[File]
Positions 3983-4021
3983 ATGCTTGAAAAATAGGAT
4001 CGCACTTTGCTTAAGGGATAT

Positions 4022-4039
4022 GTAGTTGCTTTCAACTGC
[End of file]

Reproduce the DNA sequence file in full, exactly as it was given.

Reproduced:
Positions 3983-4021
3983 ATGCTTGAAAAATAGGAT
4001 CGCACTTTGCTTAAGGGATAT

Positions 4022-4039
4022 GTAGTTGCTTTCAACTGC